I Love Quicksilver’s quick file path retrieval
Why would I need this?
How many times do you need a file path? Formatted a specific way? POSIX for Terminal, Mac for AppleScript, and URLs for the internet.
Enter Quicksilver‘s realm, where one application gets you your file path in whatever format you like. (It’s nirvana.)
How do I …
Get An Absolute POSIX Path
Quicksilver‘s default is an absolute POSIX path. In fact you don’t even have to explicitly request it. For example, below, we’ve chosen a file. (If your Quicksilver looks different, I’m using the default interface, but I’ve changed the colors in
Preferences > Appearance.)
tab over to the second pane and type
paste until the
Paste action appers. (We only had to type
p in this case.) Then we’ll press
enter and Quicksilver will paste our file path into the current application. If it can’t, Quicksilver will bonk at us.
We started Quicksilver while in TextEdit, and that’s where Quicksilver has put our path.
If we were pasting this into Terminal, we would definitely want to type a quote before activating Quicksilver, then type a closing quote after pasting because there are spaces in our file path.
Get A File URL
Starting from a TextEdit document, we activated Quicksilver, selected a file in our first pane, pressed
tab to go to our second pane, then typed
furl to select the
Get File URL action.
When we press
enter, Quicksilver looks like it’s done absolutely nothing at all with our command:
It has performed our command, but we have to do something with it to see it. (Bad UI!) We could copy it to the clipboard by pressing
tab to go to the second pane, typing
copytoclipboard or some part thereof (below, we used
clip), and then pressing
That’s one option you probably won’t need often, as the
Paste action takes care of most scenarios where you would need to copy and paste.
Instead, we’re just going to paste it into our waiting TextEdit document. To select a different action than
backspace and then type
backspace deletes what you’ve already typed so you can type something new.)
And there’s our encoded file URL.
Get POSIX Paths (Absolute and Relative)
Again, while in TextEdit, we activated Quicksilver, selected a file, pressed
tab to go to our second pane. Even though Quicksilver’s default is an absolute POSIX path, there is a
Get Absolute (POSIX) Path action, which we’ve selected by typing
When we press
enter, Quicksilver returns with our path as text in the first pane. In the screenshot below, we’ve already moved into the second pane and selected the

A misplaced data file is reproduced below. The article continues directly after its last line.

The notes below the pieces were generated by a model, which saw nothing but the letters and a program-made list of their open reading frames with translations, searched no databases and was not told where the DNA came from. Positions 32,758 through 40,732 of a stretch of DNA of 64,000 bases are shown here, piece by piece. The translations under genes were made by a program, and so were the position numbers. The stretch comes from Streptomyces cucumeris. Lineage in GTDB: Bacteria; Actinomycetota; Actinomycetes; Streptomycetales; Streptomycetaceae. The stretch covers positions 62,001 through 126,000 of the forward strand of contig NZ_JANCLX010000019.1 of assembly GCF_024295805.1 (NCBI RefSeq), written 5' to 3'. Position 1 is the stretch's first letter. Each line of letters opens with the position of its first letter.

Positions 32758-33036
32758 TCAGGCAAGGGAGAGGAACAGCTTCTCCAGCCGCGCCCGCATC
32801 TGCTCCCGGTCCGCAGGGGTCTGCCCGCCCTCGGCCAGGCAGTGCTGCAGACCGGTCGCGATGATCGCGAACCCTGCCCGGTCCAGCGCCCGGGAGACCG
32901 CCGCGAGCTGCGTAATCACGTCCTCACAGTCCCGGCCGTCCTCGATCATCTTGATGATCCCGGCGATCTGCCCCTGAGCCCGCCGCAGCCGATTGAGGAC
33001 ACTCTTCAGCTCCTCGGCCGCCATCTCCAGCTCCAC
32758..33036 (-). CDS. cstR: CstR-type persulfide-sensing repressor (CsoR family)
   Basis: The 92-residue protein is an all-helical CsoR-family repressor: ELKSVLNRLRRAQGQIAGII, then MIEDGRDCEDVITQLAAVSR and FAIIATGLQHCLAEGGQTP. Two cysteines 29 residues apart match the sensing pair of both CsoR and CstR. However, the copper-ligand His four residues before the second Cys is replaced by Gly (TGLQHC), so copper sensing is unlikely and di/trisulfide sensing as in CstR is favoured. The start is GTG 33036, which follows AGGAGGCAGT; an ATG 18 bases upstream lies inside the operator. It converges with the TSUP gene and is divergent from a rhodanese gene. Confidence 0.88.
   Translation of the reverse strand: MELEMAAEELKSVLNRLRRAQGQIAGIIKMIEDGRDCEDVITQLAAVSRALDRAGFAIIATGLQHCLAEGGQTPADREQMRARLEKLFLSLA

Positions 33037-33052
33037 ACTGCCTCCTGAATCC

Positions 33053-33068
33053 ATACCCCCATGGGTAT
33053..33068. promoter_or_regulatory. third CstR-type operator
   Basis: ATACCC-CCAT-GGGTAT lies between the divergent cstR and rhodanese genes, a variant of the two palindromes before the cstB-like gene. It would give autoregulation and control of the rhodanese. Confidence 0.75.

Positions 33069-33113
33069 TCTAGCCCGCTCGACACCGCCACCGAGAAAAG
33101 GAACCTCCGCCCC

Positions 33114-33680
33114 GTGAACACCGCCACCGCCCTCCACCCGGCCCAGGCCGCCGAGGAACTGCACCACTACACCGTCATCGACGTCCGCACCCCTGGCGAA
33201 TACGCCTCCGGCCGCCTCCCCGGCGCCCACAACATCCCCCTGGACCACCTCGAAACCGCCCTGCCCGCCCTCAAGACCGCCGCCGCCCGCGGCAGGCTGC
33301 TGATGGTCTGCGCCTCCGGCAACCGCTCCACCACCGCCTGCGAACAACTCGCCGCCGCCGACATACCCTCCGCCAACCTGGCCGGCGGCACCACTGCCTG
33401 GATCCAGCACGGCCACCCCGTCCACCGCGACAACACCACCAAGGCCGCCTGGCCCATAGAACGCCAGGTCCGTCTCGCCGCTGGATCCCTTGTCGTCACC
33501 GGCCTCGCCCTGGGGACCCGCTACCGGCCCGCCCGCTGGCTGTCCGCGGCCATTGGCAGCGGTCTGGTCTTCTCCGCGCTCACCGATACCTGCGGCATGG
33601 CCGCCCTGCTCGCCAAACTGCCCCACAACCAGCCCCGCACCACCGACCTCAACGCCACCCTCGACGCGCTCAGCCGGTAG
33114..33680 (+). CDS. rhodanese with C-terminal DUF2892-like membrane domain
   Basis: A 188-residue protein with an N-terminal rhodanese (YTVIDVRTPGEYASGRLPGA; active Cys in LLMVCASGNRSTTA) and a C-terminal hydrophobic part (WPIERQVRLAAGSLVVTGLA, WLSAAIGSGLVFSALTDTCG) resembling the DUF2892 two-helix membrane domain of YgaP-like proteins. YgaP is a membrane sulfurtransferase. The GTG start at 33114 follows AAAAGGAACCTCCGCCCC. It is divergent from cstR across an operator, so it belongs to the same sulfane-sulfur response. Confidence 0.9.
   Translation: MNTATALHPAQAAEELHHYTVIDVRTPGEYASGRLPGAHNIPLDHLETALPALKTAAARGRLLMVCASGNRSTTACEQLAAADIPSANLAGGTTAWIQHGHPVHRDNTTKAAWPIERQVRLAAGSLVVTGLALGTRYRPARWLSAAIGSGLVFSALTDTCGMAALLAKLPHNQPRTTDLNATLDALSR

enter gives us the absolute POSIX path.
To get a relative POSIX path, we’ve again selected a file, pressed
tab to go to our second pane, and this time we’ve typed
get and pressed
down arrow to see the results. (Waiting a little will also display the results.)
We resized the results display to see more. There are quite a few actions related to getting file paths. (There’s even a
Get Info action, which is the same as
Finder > File > Get Info.) Each action has a little description below it, describing what it does. We’ve selected
enter puts our file path as text into the first pane. Below, we’ve already moved into the second pane and begun typing
paste, getting as far as
p. (Gotta love an app that reads your mind.)
And when we press
enter, Quicksilver adds our path to our TextEdit document. (Note that we had to add the line break ourselves. Quicksilver will not automatically do that.)
Get A Mac/HFS File Path
I find myself using this type often, mostly for AppleScript. This time, instead of activating Quicksilver while in TextEdit, we’ve done so from AppleScript Editor, after typing an opening quote (because we’ll need to enclose the file name in quotes).
Below, you can see we’ve selected a file, typed
tab to go into the second pane (you can also click the pane with your mouse or trackpad), and typed
gloc to select the
Get File Location action.
When we press
enter, our file path is entered into our waiting script. Typing another quote encloses it; we’ll assign it to a variable later.
Quicksilver. What can’t it do?
Why doesn’t it work on my Mac?
Note that in order to use these actions, you need to install the following plugins and you may need to change your Quicksilver preference settings:
- (No plugins needed.)
You may need to enable certain actions via
Preferences > Actions. Below, we’ve chosen to view actions by
Type, and further filtered for
Files & Folders actions. We also searched this filter for actions containing the word
Quicksilver may not have all of these actions enabled by default. You will want to enable the actions you plan to use.